Swazi traditional religion is a religion which was handed down from generation to generation. It has neither a founder nor a time of revelation and can only be explained through the historical development of die Swazi nation. In this context, the Swazi traditional religion is an amalgamation of the religious traditions of the various traditional communities who merged over the years to form the Swazi nation. See P Kasenene Religion in Swaziland (1993) 9-41 for a discussion of the development and characteristics of Swazi traditional religion. The relationship between Swazi traditional religion and Christianity is not always an easy one. Every now and then the courts do express their dissatisfaction with traditional beliefs. Eg, in Rex v Sibusiso Shongwe & Others (17/1998)  SZHC 6 (8 February 2000), Judge Maphalala made the following comment during sentence: 'There is also an uncanny aspect to this case, that is you are all proclaimed Christians, and that you believe in the teachings of Jesus Christ. You went further to produce a cassette which is now popular in the Zion circles, but you still have such a dark sinister belief in witchcraft. These two are two different ways of life. Christianity is a way of life or witchcraft practice is another way of life. These two do not come together; in fact the one fights the other; it is a contradiction for one to believe in both of them.'
 See MHY Kaniki 'Christianity and the ideological base of the Swazi monarchy' in AM Kanduza & ST Mkhonza (eds) Issues in the economy and politics of Swaziland since 1968 (2003) 68-82 for an overview of the historical development of Christianity in Swaziland.
 Literally meaning something rolled up in a bundle. The term was interpreted to mean a book, and in this context the Bible.
 Literally meaning a round, disc-like object. The term was interpreted to mean money.
 Much has been written about the vision of King Somhlolo and not all the authors are convinced of the authenticity and meaning of the vision. See, inter alia, Mzizi (n 1 above) 917-918; Kaniki (n 12 above); JB Mzizi 'Is Somhlolo's dream a scandal for Swazi hegemony? The Christian clause debate re-examined in the context of prospects for religious accommodation' (unpublished paper); Vilakati, JN 'Revisiting divine providence in a monetary economy' in AM Kanduza & S DuPont Mkhonza (eds) Poverty in Swaziland: Historical and contemporary forms (2003) 163-164; Kasenene (n 11 above) 43-45.
 See Kasenene (n 11 above) 63-68 for a discussion of the impact of Christianity on Swazi society.
 A blend of Christianity and indigenous ancestral worship. See https://www.cia.gov/ library/publications/the-world-factbook/geos/wz.html (accessed 17 March 2008). See Mzizi (n 1 above) 923-928 for a general exposition on Zionism in Swaziland. See also JB Mzizi 'Voices of the voiceless: Toward a theology of liberation for post-colonial Swaziland' unpublished LLD thesis, Vanderbilt University, Nashville, 1995 227-232.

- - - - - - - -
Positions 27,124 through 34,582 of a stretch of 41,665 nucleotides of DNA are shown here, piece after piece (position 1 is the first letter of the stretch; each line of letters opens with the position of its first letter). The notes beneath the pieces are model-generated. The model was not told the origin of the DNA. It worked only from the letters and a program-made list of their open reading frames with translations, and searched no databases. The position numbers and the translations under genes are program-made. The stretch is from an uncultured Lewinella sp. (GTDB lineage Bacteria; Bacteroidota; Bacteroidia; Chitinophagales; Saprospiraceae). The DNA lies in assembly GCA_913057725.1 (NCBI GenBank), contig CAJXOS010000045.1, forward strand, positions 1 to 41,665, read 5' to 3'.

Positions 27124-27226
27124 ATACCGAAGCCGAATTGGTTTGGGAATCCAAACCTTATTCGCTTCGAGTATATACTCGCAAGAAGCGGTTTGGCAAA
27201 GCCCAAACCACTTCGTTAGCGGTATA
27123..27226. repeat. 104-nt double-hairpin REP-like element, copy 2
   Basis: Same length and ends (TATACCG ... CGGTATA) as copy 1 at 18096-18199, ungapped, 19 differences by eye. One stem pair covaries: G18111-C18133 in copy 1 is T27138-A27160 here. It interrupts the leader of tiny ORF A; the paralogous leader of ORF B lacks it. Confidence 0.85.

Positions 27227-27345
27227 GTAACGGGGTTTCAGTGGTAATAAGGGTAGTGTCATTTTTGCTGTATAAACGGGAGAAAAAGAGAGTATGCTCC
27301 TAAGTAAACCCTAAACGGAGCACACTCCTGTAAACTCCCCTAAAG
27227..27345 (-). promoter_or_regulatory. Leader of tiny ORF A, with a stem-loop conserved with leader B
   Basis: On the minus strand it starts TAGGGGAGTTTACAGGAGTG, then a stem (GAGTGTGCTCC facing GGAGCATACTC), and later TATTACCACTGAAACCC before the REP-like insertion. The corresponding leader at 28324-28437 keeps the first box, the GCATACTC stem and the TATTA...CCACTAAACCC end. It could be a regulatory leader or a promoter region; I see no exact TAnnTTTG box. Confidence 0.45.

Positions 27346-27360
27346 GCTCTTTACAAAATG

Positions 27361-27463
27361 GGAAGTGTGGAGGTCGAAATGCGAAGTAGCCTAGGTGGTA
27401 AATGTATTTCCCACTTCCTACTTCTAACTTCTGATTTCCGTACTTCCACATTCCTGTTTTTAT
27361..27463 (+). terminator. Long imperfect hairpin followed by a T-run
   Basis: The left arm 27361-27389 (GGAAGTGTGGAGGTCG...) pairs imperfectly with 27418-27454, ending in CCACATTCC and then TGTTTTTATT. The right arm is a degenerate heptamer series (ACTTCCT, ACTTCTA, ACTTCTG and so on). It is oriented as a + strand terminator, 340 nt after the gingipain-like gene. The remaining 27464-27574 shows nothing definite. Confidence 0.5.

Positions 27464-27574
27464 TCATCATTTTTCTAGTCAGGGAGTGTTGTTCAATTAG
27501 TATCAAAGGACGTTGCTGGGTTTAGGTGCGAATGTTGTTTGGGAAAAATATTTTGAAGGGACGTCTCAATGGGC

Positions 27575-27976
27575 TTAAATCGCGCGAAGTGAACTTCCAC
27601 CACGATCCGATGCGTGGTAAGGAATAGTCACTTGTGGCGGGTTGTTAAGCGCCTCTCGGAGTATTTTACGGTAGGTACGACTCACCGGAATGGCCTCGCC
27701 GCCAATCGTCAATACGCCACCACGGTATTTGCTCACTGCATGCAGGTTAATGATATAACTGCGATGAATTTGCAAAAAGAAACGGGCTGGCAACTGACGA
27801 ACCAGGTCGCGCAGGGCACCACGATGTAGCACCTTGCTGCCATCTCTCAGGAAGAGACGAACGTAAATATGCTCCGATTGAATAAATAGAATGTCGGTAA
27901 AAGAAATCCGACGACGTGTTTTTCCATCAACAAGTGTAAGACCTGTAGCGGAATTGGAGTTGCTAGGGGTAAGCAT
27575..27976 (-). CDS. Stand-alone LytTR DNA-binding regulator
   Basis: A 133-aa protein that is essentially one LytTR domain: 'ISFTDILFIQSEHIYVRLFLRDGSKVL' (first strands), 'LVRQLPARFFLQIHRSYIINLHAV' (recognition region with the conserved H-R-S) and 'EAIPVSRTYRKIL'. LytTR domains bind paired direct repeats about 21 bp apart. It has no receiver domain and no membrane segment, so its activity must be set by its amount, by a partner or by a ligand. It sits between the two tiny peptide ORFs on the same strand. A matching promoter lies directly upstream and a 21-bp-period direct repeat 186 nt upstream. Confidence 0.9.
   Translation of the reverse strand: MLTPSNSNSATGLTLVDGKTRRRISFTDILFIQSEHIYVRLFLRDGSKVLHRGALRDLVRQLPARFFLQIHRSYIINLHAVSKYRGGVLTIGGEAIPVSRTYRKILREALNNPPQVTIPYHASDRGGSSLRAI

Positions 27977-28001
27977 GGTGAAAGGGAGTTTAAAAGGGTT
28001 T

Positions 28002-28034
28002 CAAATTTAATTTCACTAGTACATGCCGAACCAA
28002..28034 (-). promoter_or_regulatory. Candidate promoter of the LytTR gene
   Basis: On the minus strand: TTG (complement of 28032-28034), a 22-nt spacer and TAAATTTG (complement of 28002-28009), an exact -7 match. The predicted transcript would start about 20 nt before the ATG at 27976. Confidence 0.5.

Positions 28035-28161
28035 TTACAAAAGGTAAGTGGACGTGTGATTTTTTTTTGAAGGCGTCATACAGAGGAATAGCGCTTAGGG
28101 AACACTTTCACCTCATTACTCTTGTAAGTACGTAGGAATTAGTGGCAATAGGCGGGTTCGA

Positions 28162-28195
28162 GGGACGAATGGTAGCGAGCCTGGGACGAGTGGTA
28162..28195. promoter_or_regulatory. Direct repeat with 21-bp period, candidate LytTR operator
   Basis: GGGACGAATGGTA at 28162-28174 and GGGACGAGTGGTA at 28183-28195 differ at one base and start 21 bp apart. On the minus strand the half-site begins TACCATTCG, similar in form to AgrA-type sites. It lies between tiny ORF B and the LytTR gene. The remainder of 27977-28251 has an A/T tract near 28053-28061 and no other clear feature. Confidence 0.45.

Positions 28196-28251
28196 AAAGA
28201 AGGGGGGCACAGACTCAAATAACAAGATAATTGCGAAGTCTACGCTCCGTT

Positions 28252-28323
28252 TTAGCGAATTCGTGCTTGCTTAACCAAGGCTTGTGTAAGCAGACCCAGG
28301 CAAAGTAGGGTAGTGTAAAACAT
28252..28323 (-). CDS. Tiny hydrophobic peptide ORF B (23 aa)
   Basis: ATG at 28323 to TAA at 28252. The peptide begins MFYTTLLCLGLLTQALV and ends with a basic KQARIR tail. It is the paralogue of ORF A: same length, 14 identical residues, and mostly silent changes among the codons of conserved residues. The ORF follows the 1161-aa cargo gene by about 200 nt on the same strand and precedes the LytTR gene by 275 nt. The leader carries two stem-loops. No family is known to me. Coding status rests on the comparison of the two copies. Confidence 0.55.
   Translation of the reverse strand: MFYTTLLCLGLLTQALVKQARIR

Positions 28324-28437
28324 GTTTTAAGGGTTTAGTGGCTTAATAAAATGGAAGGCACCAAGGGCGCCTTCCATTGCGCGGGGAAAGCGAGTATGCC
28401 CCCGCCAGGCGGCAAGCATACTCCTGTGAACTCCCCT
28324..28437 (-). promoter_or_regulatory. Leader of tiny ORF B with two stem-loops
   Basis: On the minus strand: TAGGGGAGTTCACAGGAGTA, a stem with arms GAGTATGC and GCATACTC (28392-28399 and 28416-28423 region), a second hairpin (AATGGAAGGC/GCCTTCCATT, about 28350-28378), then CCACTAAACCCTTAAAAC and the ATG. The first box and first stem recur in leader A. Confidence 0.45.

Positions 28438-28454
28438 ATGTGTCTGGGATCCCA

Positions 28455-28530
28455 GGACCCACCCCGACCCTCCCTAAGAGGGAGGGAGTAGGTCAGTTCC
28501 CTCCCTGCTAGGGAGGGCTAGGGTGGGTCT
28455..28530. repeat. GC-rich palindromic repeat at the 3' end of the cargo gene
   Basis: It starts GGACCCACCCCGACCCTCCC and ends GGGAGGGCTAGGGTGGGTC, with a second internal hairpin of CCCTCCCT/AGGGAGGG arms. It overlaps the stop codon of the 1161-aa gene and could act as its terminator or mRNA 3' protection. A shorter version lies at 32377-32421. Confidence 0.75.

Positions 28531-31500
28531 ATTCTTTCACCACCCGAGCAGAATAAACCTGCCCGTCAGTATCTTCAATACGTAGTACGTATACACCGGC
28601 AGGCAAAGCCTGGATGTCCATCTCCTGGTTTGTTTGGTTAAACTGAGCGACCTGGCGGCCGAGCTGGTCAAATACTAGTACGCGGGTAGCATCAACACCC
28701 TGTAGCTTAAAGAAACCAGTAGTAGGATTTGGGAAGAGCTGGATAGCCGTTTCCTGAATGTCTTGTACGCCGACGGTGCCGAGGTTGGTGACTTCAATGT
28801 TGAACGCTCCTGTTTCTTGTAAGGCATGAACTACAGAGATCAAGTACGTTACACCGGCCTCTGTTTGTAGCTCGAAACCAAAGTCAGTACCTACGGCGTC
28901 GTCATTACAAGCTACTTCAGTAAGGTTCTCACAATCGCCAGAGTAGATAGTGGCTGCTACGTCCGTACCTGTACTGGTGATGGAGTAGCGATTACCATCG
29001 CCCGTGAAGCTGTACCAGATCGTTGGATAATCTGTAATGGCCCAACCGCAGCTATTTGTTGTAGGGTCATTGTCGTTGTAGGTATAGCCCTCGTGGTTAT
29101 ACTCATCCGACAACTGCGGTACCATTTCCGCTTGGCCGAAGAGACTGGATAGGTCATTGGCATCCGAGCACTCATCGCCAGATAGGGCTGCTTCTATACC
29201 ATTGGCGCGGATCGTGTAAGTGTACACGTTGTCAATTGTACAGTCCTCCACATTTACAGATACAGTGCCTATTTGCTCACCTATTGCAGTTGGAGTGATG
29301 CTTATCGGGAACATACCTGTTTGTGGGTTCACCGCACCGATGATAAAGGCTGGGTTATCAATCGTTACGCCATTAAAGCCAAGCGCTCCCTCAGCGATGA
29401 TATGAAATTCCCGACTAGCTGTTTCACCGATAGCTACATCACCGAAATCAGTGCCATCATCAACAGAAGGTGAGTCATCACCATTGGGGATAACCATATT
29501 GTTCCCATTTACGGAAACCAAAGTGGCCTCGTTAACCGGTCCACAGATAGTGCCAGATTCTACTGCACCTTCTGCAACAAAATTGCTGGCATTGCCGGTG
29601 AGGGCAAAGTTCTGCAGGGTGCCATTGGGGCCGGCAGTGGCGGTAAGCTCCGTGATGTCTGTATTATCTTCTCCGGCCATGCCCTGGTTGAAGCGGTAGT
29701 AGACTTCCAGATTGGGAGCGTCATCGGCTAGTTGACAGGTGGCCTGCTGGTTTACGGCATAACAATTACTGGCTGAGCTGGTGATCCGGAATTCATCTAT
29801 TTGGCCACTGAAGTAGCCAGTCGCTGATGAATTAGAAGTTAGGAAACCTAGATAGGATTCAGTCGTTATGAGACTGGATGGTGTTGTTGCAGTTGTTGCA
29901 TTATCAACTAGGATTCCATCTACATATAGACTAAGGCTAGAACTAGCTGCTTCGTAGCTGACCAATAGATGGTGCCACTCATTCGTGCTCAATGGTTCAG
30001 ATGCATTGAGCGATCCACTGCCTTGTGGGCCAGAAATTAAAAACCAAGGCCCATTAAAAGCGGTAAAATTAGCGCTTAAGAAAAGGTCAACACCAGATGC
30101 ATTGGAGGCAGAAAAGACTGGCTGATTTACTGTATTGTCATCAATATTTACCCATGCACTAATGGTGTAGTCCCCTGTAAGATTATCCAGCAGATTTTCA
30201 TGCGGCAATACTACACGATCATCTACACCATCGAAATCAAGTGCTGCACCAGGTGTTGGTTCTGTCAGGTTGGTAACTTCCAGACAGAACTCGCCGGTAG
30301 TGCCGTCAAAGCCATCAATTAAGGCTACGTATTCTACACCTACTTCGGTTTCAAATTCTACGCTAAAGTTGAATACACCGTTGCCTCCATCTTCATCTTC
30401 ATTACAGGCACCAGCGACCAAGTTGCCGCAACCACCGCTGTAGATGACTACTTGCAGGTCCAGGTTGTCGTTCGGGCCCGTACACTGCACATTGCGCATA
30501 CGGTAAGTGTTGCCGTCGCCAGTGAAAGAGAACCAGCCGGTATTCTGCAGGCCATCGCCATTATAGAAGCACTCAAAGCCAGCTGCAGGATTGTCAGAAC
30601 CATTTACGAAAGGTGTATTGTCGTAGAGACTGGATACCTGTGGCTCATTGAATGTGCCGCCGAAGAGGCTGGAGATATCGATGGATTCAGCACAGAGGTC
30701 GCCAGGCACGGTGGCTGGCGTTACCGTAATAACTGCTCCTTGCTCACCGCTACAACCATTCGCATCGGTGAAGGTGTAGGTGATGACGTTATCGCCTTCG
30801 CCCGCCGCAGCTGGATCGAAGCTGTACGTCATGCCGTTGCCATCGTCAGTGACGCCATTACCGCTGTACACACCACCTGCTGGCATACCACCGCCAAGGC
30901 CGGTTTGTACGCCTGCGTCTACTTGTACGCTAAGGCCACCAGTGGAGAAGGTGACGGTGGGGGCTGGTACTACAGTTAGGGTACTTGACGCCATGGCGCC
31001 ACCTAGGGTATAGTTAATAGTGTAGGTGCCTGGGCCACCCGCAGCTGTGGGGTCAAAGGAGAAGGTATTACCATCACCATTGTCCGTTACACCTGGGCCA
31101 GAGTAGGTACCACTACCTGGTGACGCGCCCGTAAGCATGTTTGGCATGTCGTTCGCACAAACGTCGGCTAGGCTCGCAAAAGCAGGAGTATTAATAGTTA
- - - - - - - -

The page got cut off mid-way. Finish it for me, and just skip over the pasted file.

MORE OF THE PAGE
For a discussion of Islam in Swaziland, see Kasenene (n 11 above) 69-97.
 Kasenene (n 11 above) 99-129.
 See United States Department of State, 2007 Report on International Religious Freedom — Swaziland, 14 September 2007 http://www.unhcr.org/cgi-bin/texis/vtx/refworld/rwmain? docid="46ee676ac" (accessed 12 March 2008).
 See Mzizi (n 1 above) 928-930 936 for his discussion of Christian diversity in Swaziland. See also CAB Zigira 'From Christian exclusion to religious pluralism' in Kanduza & Mkhinza (n 12 above) 83-88.
 See sec 2 below.
 Eg, Mzizi (n 1 above) 909-936; Kaniki (n 12 above) 68-82.
 For a detailed discussion of the making of the Swazi Constitution, see Dhlamini (n 3 above) 33-62.
 High Court and Supreme Court (formerly Court of Appeal).
 See eg Malambe Solomon Petros v Rex (59/1999)  SZCA 5 (24 April 2003), where the court referred to some of the well-known South African criminal law authors such as Hoffmann & Zeffert, Gardiner & Lansdowne and Hunt.
 Eg, in the Swazi case, Mike Mamba v Fidelis De Sousa (28/2002)  SZCA 40 (22 November 2002), the court referred to the South African cases Sewmungal NNO v Regent Cinema 1977 1 SA 814 (N); Room Hire Company (Pty) Ltd v Jeppe Street Mansions (Pty) Ltd 1949 3 SA 1155 (T); Trust Bank van Afrika Bpk v Western Bank Bpk NNO 1978 4 SA 281 (AD) and Administrator Transvaal v Theletsane 1991 2 SA 192 (AD). Other examples of recent Swazi cases referring to South African cases include Dlamini Themba v Rex (25/2002)  SZCA 36 (15 November 2002); Mabuza Roy Ndabazabantu v King (35/2002)  SZCA 23 (1 November 2002); Gwebu Ray v Rex (19/2002; 20/2002)  SZCA 22 (1 November 2002); Councilor Mandla Dlamini and Manzini City Council v Musa Nxumalo (10/2002 )  SZCA 16 (1 November 2002); Dlamini v Editor of the Nation (2534/2007)  SZHC 16 (1 February 2008) and R v Oparaocha (193/2007)  SZHC 17 (14 February 2008).
 See eg Gwebu George Rex; Bhembe Lucky Nhlanhla David v King (11/2002; 20/2002)  SZCA 2 (4 February 2003) where the court compared the Swazi Interpretation Act 21 of 1970 with the South African Interpretation Act 33 of 1957, as well as the writings of South African authors.
 Civil Appeal 27/07  SZSC 1 (6 November 2007). See also Stapley v Dobson (2240/07)  SZHC 11 (1 February 2008).
 Beckenstrater v Rottcher & Theunissen 1955 1 SA 129 (A).
 Civil Case 2792/2006  SZHC 1 (6 November 2007).
 In the alternative, they contended that sec 25 of the Swazi Constitution afforded them the right to free and fair elections. The court's comment on this contradiction is quite entertaining: 'It is curious to observe that section 25 on which the applicants rely for the alternative relief is part of the very Constitution they seek to have declared null and void with no force and effect. It is a curious contradiction!' (See para 11.)
 Sec 35 of the Swazi Constitution provides for so-called 'bill of rights' litigation. See para 21.
 See paras 15-16, 21 & 25-28.
 See paras 21-31.
 1996 4 SA 744 (CC).
 See para 31.
 See paras 42-46.
 Mzizi (n 1 above) 910.